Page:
Two Heads Are Better Than One.

“The strength of the team is each individual member. The strength of each member is the team.” ― Phil Jackson

Coming together is a beginning, Keeping together is a progress, Working together is a success - Henry Ford
Coming together is a beginning, Keeping together is a progress, Working together is a success – Henry Ford

Now I know what it means when some one recommends that a task be accomplished by a group of people other than an individual. I got it by watching others and through experiencing it myself. Believe me or not there are many a mistake made if one establishes a task and completes it solely as compared to one accomplished by a number of people.  Within a group of people is a series of talents, gifts and a key to unlock all potential abilities in that individual.

For a team to succeed, it doesn’t just occur randomly; it has requirements or attributes that go along with it.  A team has to bear commitment to team success and shared goals, Interdependence, Open Communication and positive feedback, as well as commitment to team processes, leadership and accountability.

There are important things that the group or team has to accomplish in order to prove effective. First of all, individuals have to come up with a common task or goal that they are trying achieve. Once this is satisfied and group members are aware and agree on the common goal or task, there should be further effort put in to develop and nurture the group as it evolves. This effort should assert that there is an integration of values, goals, attitudes and actions among the members of the team. And at the end of the day, whatever the team has achieved should be in the interest of the whole team.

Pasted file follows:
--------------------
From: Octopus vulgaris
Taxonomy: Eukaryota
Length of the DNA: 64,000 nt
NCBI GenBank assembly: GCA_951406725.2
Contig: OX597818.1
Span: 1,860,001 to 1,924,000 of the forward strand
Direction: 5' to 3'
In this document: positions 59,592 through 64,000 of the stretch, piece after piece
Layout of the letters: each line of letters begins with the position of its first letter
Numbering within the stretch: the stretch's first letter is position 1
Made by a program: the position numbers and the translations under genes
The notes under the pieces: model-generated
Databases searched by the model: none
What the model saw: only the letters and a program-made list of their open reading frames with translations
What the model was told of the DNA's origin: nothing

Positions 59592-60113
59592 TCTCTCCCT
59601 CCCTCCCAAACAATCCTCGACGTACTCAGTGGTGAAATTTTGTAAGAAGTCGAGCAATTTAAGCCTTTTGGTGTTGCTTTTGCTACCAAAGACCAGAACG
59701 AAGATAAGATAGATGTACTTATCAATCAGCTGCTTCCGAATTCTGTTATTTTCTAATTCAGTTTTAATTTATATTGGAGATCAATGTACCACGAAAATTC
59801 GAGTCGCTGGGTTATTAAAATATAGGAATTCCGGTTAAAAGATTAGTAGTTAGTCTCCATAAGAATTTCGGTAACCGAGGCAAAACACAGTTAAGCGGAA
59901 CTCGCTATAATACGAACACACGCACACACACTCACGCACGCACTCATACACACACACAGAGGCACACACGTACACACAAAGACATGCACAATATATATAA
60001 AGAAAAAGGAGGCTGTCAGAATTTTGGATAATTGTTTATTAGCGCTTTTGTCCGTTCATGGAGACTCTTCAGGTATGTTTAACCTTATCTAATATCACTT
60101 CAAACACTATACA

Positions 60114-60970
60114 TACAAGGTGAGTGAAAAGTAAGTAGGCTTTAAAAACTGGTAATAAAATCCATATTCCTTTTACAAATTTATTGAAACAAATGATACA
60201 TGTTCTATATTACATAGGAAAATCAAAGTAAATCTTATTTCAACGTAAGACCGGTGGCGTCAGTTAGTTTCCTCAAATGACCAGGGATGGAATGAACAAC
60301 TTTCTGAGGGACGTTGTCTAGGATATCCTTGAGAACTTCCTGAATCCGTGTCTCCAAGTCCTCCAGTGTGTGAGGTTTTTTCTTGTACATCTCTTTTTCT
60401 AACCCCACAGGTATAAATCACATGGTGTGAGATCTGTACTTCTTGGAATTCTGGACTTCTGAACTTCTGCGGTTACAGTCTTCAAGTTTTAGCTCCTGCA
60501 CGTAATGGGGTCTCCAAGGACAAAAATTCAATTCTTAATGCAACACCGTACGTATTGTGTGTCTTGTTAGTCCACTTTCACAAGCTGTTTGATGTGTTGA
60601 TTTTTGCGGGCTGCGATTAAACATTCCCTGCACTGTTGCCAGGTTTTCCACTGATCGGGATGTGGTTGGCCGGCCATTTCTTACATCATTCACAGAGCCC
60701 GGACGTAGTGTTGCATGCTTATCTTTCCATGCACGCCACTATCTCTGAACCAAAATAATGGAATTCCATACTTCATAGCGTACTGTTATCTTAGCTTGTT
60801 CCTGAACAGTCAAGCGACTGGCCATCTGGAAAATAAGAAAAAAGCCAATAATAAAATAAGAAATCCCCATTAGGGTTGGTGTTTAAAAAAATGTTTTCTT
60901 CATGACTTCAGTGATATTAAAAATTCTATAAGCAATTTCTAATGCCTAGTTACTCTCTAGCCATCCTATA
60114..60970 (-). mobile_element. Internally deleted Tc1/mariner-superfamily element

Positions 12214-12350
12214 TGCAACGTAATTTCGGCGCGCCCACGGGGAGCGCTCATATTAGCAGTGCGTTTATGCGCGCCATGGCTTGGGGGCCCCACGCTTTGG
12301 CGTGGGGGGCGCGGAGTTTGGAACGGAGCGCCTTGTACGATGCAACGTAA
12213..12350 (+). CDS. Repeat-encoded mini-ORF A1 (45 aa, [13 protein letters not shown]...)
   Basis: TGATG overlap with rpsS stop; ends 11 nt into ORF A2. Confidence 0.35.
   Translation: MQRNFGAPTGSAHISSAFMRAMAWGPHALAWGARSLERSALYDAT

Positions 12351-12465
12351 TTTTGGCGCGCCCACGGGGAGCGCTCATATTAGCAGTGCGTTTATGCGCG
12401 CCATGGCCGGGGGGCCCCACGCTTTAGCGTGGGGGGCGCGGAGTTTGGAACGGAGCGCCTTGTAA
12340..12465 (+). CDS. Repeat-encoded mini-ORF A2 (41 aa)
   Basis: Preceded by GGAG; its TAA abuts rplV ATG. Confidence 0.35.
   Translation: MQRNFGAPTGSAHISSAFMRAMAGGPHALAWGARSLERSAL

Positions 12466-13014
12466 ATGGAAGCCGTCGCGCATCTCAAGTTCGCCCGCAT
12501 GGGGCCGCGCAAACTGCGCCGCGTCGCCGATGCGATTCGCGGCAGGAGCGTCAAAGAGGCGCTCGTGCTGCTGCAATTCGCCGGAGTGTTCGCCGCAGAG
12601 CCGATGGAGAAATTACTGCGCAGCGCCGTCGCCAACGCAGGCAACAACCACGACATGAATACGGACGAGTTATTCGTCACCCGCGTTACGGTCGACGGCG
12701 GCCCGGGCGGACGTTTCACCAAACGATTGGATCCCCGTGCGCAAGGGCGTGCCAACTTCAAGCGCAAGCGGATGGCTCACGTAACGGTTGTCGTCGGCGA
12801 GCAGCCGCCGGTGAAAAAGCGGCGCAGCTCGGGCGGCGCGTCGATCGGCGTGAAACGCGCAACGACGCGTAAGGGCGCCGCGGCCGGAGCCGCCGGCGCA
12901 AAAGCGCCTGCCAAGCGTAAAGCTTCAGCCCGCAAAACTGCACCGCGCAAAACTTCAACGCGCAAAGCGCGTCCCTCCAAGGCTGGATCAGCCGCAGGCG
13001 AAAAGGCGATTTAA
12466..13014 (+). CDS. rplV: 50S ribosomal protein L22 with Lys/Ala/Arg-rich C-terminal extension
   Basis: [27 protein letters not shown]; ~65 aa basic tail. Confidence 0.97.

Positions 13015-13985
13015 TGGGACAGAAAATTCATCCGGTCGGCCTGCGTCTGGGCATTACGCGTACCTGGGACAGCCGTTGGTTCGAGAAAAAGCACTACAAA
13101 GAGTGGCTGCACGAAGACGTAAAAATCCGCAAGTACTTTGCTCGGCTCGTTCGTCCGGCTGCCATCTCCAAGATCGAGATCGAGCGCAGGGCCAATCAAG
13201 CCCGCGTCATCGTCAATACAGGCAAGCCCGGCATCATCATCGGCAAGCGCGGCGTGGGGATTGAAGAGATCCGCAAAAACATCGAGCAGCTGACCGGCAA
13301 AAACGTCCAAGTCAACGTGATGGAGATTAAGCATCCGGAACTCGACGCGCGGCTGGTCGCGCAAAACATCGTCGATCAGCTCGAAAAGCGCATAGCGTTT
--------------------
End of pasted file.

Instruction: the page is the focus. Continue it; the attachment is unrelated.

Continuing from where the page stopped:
It is important to note that the more people who work on a project, the more ideas, talents, skills, and manpower applied to complete the project.  The diversity of the workers’ skills enhances the project outcome and the manpower provides the ability for the project to be completed in a faster rate of time. Therefore whenever you think of a task that may need to be accomplished effectively, look at the possibilities of achieving your target through a team. It doesn’t matter the number of people composing the team, but if its more than one person, the more successful the task is likely to be.


Rotary Voices

The above video shows images from Danae Cooney’s service project trips to Fiji and to Cambodia with Habitat for Humanity.

By Danae Cooney, a Rotary scholar and former Interactor from Hamilton, New Zealand

Sometimes all it takes is one; one person willing to open a door, offer an opportunity and lead another.

In August 2011, I was 16 years old. I was given the opportunity to participate in a Rotary service project in Fiji. I traveled with a team of Rotarians, including my stepfather, to a small, remote village in Fiji called Saqani, where we refurbished a rotting, unusable preschool.

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